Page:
Mailinglist Archive: yast-devel (129 mails)
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Re: [yast-devel] SCR usage statistics.
- From: "Duncan Mac-Vicar P." <dmacvicar@xxxxxxx>
- Date: Mon, 19 Nov 2007 00:42:09 +0100
- Message-id: <200711190042.10384.dmacvicar@xxxxxxx>
I agree with Klaus here, one thing is about the CIM and WBEM tools and the
other is reinventing our own model.
The CIM model is quite complete, and we should try to come up with something
following its philosophy.
About SCR, yes, creating agents is not something intuitive, specially if it is
not a simple inherited ini file agent, but a full YaST component.
After all the interesting we discussed with Klaus during the week, I have been
thinking a lot into all those problems, and started looking for solutions.
For example, playing with a little of Ruby sugar, I managed to replicate SCR
in a interesting way:
Lets see how do I define an agent:
Plugin.define "release_agent" do
if path == :'.system.product.edition'
f = File.open('/etc/SuSE-release', 'r')
f.each_line do |l|
return path == :'.system.product.edition'
done. Why is it so hard with our tools, because we reinvented everything.
(Note, the example implementation of a SCR engine is 26 lines of code, not
Note: the above example is even compatible with the old scr, as any path is
passed down to the old SCR. Require the wbem module and you can add wbem
access, require drb and you can call distributed code.
Now, our main problem is that we have to interact with quite a lot of code in
different languages, ages, paradigms. We have our own component model, but it
is quite complex. We could go our way and implement all the YaST basic core
in Ruby or Python and add nice stuff like WBEM access, access to services in
the web, etc, but we need a nice way to reuse and use functionality from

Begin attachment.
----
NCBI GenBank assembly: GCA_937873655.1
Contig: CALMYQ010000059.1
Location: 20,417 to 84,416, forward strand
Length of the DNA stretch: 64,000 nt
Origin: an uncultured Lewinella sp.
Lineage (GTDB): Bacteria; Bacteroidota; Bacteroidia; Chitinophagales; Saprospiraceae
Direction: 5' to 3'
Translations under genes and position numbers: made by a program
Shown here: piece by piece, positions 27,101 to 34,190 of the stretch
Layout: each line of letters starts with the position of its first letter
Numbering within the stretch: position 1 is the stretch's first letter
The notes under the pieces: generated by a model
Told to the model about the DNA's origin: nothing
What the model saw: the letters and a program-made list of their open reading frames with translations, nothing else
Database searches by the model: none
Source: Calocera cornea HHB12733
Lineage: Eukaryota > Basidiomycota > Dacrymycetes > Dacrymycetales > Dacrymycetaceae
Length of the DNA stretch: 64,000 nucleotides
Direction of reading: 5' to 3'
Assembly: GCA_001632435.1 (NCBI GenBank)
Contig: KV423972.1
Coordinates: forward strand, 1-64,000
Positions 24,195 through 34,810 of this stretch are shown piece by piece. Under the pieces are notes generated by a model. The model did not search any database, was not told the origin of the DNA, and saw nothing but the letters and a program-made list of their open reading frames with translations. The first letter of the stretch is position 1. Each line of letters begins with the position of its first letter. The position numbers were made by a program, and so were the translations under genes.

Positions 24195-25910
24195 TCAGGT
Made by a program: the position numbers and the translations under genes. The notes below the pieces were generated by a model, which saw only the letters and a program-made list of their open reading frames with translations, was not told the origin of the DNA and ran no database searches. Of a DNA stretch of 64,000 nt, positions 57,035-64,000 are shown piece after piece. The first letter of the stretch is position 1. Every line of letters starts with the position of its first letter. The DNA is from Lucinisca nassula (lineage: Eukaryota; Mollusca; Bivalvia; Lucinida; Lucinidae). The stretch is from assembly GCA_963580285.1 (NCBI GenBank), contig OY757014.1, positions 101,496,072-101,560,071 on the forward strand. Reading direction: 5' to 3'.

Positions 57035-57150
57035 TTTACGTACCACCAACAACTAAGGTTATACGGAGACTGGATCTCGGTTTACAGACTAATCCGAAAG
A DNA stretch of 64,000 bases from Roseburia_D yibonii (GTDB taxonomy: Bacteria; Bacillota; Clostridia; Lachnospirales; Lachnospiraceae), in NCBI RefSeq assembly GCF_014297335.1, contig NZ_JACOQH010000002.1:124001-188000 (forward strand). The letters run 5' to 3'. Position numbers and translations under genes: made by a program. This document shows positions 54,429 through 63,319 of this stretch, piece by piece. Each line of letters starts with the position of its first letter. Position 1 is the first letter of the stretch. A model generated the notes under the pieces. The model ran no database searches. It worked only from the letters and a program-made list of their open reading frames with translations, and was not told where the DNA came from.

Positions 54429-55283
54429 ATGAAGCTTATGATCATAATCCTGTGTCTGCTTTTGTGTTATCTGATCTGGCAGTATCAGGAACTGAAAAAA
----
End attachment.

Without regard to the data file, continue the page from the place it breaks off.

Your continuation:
C/C++ code, Python, Perl, etc, and the other way around. Especially if we are
dealing with the system, you don't want the developers to learn how to create
ruby extensions or python modules just to interface with some low level
library. We depend or will depend on that (if we plan to ditch everything
inhouse that is a reinvention).
We have that component model right now (liby2) but try to create a component
yourself, isn't that the reason why libstorage uses generated perl swig
bindings, to interact to the component model via the super complex
I was giving a look at solutions out there. One I found was
OASIS Service Component Architecture / C and C++ (SCA-C-C++) which has a
implementation by Apache called Tuscany, already in the 1.0 Milestone3.
Its a service model, more oriented to web services but supporting local
components. The approach is pretty simple, a service in c++ is just a .h
defining the interface, the implementation, and a wsdl file. You can
implement them in python and ruby (services and clients) and that is
supported by the runtime out of the box. There is an article at IBM
Going back to SCR. I don't think the syntax sugar is very important, but how
we use existing knowledge there. The CIM model is a place to start, but there
are also issues that are not intuitive. The CIM model is just a OO way of
looking the system, where you ask for instances of a class, and then use the
objects properties and methods.
If you ask the CIMOM for the instances of CIM_UnixFile, you get the root
tree /, in my experiments, I had no clue how to go forward and do _SIMPLE_
stuff like reading, globing, etc. (not to mention it took 10 seconds to read
10 directories in / but probably it was ruby::wbem fault).
However, stuff like getting the numbers of CPU, the installed products, etc.
CIM provides a model much more consistent than the low level greps of /proc
and the package bindings, but some models like accessing files are not nice.
(An argument could be that we should not access files, but I am not sure
The big question when prototyping all the ideas floating out there is, how to
move on. Now there is some momentum, and the right time for other pieces (for
example, the great YaST UI being decoupled).
If anyone has a concrete experiment to try next, speak on! :-)
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